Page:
In Somalia the education follows a 6-2-4 system, where
the primary school lasts for 6 years, the secondary school
for 2 years and the secondary school for 4 years. According
to UNESCO, approx. 62% of the adult population became
illiterate in 2001 (50% of men, 75% of women). Check topschoolsintheusa for test centers of ACT, SAT, and GRE as well high schools in the country of Somalia.
In 1972, all education in Somalia was nationalized and
Somali was introduced as a language of instruction.
Officially there is compulsory schooling for 8 years (6-14
years), but in 2002 only approx. 16% of children in primary
school. The high school is 4 years old. The entire school
system collapsed in 1991.
More than 100 died in June 2004 in connection with
fighting between ethnic militias in the town of Bula Hawo in
southern Somalia. Two factions of Somalia's National Front
(SNT) clashed over control of the city. Bula Hawo is a hub
of trade between Mogadishu, Kenya and Ethiopia. The fighting
took place near the border and also affected the city of
Mandera in Kenya, where 7 lost their lives. The Kenyan
government decided to detain suspects in the area and sent
police there to prevent militia infiltration. Still,
hundreds of Somalis searched across the border to seek
protection in neighboring countries.
That same month, Britain decided to extradite 6 Somalis
who had sought asylum because of the war. Amnesty
International criticized the move, asked for an explanation
and declared that it was an undrafted change in UK foreign
policy. The organization stated that the government's claim
that the refugees did not run the risk of returning to
Somalia was not realistic. Somalia is the country that
delivers the most asylum applications to the UK. Only 4,500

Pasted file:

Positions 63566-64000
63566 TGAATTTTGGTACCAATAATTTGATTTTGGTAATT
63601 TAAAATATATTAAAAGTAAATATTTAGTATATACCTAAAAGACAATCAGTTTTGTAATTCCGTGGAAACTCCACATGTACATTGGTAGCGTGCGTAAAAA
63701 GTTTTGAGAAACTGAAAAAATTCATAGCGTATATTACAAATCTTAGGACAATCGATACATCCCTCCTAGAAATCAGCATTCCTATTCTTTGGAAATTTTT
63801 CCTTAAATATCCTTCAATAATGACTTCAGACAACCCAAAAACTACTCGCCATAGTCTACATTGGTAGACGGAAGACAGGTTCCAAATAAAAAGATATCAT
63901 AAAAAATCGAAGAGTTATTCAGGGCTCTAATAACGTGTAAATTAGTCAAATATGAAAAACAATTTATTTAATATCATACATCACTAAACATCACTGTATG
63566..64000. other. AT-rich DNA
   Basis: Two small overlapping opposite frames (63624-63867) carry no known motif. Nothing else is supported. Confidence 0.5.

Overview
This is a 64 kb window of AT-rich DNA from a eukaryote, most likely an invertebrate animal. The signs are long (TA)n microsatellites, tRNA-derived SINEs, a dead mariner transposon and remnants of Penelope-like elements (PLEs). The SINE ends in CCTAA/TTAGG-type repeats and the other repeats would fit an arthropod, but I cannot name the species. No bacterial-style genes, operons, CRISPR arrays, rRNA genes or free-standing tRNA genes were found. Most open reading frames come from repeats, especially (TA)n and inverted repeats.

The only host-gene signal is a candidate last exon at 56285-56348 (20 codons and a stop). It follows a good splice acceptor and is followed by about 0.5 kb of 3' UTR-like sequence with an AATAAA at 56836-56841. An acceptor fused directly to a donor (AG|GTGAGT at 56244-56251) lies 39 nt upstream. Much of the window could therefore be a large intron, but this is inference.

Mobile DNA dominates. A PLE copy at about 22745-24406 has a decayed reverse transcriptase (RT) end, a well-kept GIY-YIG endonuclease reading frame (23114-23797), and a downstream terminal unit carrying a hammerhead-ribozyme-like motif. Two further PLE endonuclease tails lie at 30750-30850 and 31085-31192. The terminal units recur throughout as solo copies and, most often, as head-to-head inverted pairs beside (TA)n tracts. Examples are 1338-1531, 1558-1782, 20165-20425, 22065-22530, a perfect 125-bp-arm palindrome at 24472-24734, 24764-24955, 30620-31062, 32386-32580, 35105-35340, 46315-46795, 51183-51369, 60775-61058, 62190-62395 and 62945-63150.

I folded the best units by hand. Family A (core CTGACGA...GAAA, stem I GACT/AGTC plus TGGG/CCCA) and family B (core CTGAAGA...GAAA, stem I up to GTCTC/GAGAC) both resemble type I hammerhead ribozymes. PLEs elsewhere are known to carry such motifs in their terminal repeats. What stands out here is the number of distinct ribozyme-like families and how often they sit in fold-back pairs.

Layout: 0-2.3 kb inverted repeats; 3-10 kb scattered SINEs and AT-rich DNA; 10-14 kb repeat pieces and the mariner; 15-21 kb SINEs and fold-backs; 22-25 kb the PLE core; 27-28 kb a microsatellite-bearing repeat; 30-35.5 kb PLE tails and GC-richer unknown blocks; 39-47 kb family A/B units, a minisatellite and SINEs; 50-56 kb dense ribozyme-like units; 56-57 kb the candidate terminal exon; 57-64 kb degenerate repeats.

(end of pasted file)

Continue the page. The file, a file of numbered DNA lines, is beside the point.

In July 2004, about 150 Somalis met in Mogadishu to
discuss the country's rebuilding after 10 years of civil war
and complete lack of legal community. The interviews
included academics, business people from different parts of
the country as well as Somalis from abroad. But without
public administration, without police forces and without
transport, there were poor conditions for the unfolding of
these negotiations. At the same time, negotiations in Kenya
continued, leading to the formation of a government by the
end of July.
It was not only Amnesty who considered the situation very
difficult as a result of new fighting between the warring
warlords. The same was true of the United Nations High
Commissioner for Refugees (UNHCR). Over 1½ million Somalis
have been displaced or exiled since the beginning of the
On December 26, 2004, Somalia was the country on the
African continent most affected by the tsunami that
particularly affected Southeast Asia. The worst affected
area was Puntlania, where at least 200 died and 30,000
became homeless. Many wells were destroyed.
At least 10 were killed and many others injured when a
bomb exploded in Mogadishu when Ghedi held a conference in
May 2005. a month later, the government began returning from
its exile in Kenya, although it has not yet been decided
where it should seat.
A new attack against Ghedi took place in November when
his caravan was attacked with weapons in Mogadishu. The
prime minister escaped, but 6 were killed.
More than a year after it was formed in Kenya, Parliament
finally met on Somali territory - namely in February in the
city of Baidoa. 205 of the 275 MPs participated, but many
warlords allied with Sharif Hassan Sheikh Adan who were
dissatisfied with President Yusuf did not participate. After
all, the meeting in Baidoa became possible after the two
leaders had met in Yemen the month before.
The militia of the Islamic courts took control of
Mogadishu in June 2006. It was the strongest and most
popular movement in the country. The total 11 independent
Islamic courts in the capital, each fighting for the
introduction of Islamic law as a means to deal with
pornography and a number of common crimes in the capital's